A good divorce settlement offers resolution and is an arrangement you can live with into the future. I encourage my clients to focus on solutions and evaluate whether or not a proposed solution is workable and “livable”. If the answer is, “Yes, but it doesn’t feel fair and I don’t like it,” it’s probably a keeper.
As a mediator I have facilitated many divorce settlements. Although every case and family is unique, there are some common behaviors which show up during divorce negotiations. These common behaviors are most often tied to each party’s position or beliefs about how property should be divided, how financial support should be determined and how parenting time should be allocated and these beliefs become the basis of how the parties negotiate – each trying to convince the other that his/her position or belief is the most “fair” or most “reasonable.” Ironically both parties often present seemingly fair and reasonable arguments. Unfortunately, in the context of divorce mediation, neither will likely be effective in convincing the other to agree based on his/her definition of “fair” and “reasonable.”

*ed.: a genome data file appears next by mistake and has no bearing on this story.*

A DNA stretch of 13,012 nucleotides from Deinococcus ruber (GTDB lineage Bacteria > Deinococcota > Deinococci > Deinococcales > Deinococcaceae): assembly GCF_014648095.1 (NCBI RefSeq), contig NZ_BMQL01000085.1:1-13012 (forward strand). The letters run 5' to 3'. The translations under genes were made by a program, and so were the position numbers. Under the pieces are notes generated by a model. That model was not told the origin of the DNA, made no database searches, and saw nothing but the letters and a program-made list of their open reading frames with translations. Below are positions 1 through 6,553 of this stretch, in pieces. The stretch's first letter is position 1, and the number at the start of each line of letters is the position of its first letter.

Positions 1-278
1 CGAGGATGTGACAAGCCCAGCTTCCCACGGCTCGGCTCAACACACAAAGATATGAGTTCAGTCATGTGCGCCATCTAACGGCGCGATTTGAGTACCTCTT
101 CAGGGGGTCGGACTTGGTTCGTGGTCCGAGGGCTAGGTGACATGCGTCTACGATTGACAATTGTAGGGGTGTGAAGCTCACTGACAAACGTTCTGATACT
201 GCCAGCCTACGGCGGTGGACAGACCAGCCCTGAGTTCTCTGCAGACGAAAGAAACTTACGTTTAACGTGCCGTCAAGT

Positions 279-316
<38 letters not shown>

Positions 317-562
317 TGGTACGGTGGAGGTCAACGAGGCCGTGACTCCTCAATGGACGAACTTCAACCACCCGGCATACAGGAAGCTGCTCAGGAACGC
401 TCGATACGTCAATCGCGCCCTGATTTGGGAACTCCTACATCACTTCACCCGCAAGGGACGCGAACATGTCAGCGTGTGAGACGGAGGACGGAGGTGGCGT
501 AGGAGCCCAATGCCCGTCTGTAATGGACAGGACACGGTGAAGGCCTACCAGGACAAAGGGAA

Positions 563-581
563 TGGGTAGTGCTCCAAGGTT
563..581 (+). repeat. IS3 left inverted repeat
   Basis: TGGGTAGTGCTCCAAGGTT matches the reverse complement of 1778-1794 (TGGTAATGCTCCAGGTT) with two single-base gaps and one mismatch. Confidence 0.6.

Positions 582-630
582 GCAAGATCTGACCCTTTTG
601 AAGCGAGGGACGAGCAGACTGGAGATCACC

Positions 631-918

Remember that the concept of what is “fair” is subjective and varies greatly from person to person. If you are seeking fairness, vindication or punitive outcomes the court cannot deliver. A therapist can help you work through feelings of unfairness, betrayal and rejection – a judge cannot. A mediated divorce settlement is rarely based entirely on the law and rarely feels fair to either party but it does provide resolution and resolution brings healing. The settlement will seem more and more reasonable and maybe even “fair” as time passes.
Written by: Amber M. Serwat, MA
Amber is a divorce and parenting specialist in private practice in Burnsville, MN. She is also a divorced parent and step-parent of three children, ages 16-12.
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